Credit Card Use Jumped in December
Feb 8th, 2012 @ 1:46 PM by Amber Nelson
U.S. consumers pulled out their plastic in greater numbers for purchases in December, according to information from the Federal Reserve Tuesday. Total credit debt increased substantially as well.
Revolving credit, such as credit card debt, grew by $2.76 billion in December to $800.98 billion, after rising $5.58 billion in November. Non-revolving credit, driven by student loans and auto loans, posted a $16.55 billion increase, to $1.697 trillion, also following a major jump in November. Total consumer credit debt rose by $19.31 billion in December, a striking increase compared with a prediction from economists surveyed by the Dow Jones Newswires that it would only rise by $7.5 billion.
Some economists, such as Ken Mayland, president of ClearView Economics LLC in Pepper Pike, Ohio, believe the growth in consumer credit debt is a sign of recovery. Consumers “are willing to take on this debt because there is some increasing degree of confidence in the economy,” he said in a Bloomberg article.
Yet as income increases have not kept pace with spending for most of the 2011, others say the rise in November and December credit debt is more likely a sign that financially-stretched consumers used their credit cards to pay for holiday festivities and gifts.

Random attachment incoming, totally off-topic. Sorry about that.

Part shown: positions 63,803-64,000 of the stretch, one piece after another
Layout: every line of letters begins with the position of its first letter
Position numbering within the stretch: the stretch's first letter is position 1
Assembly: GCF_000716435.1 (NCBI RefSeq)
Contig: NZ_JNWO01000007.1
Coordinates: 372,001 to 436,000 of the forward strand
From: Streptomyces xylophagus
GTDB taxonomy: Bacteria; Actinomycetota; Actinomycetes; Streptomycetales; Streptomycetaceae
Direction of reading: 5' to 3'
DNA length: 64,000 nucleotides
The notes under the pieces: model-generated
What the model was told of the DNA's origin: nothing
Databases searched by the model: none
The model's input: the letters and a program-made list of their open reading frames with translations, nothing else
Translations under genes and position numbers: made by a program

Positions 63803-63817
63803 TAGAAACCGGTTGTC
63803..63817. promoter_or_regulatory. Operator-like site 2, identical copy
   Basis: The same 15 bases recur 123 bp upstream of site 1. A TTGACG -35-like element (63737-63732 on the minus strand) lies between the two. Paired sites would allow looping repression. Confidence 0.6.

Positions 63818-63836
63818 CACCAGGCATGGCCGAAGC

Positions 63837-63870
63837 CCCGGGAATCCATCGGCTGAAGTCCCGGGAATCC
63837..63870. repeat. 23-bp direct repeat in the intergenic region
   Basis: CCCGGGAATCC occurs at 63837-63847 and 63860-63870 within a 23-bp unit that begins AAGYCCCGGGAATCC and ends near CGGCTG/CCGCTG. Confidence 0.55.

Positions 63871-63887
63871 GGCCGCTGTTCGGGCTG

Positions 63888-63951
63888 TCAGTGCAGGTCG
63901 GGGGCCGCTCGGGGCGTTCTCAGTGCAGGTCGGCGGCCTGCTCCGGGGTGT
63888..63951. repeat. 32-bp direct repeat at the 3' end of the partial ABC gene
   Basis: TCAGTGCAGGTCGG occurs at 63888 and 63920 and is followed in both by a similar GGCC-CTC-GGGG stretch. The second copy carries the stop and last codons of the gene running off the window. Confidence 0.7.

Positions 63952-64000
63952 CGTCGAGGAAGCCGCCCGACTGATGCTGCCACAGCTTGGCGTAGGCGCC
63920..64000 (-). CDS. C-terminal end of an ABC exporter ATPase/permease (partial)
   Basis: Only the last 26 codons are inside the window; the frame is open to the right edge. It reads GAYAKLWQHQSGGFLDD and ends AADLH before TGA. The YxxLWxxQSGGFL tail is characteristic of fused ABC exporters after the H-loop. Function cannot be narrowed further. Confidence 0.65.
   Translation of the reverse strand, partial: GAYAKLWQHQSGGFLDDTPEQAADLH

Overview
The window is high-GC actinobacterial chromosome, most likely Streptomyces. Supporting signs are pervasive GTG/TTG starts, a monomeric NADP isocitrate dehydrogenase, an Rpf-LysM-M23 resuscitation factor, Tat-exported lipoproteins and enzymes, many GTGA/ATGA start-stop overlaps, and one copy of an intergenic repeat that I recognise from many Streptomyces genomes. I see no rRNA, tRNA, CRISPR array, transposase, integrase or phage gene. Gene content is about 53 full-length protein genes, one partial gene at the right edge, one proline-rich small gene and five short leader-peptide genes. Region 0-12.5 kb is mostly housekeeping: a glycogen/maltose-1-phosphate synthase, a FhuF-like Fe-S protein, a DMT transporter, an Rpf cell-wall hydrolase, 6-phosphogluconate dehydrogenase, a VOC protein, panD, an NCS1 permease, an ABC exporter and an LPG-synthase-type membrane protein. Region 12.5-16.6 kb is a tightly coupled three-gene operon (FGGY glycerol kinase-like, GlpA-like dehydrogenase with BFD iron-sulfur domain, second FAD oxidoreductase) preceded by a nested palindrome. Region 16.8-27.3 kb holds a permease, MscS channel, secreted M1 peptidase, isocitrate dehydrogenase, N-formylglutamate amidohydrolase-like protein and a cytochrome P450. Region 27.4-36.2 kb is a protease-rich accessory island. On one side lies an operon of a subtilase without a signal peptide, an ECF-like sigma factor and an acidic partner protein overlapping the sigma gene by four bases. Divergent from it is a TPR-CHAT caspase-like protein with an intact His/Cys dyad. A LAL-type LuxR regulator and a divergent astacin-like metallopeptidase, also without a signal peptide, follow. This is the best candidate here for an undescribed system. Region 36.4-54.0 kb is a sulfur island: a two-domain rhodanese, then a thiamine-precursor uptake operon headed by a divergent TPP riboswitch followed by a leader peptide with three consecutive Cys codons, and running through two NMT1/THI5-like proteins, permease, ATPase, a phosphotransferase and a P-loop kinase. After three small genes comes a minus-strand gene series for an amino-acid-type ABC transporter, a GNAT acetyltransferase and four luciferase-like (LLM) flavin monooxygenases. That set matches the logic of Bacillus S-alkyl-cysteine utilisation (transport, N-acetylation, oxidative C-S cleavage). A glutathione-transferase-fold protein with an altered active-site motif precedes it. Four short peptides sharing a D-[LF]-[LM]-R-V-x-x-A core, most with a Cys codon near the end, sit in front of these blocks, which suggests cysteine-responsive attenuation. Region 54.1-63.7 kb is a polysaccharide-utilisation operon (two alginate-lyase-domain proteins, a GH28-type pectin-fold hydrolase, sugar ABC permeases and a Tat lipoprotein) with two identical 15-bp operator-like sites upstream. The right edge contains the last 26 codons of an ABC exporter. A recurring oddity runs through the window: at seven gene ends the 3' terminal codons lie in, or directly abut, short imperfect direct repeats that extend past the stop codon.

Incomes did actually increase in December, but many people actually put away much of that increases as the savings rate rose at the fastest rate in four months.
Sustained growth in consumer credit will not be likely until the job market stabilizes. Employers did add a significant number of workers (243,000) to their payrolls in January, but a Labor Department report found that for every job opening there were on average four unemployed Americans competing for the position, a figure that is helping to keep wages down. Until the supply and demand for work is equalized, consumer spending and credit will likely be dampened.
Amber Nelson is a seasoned mortgage industry writer and a regular contributor to Loan.com and Mortgage101.com.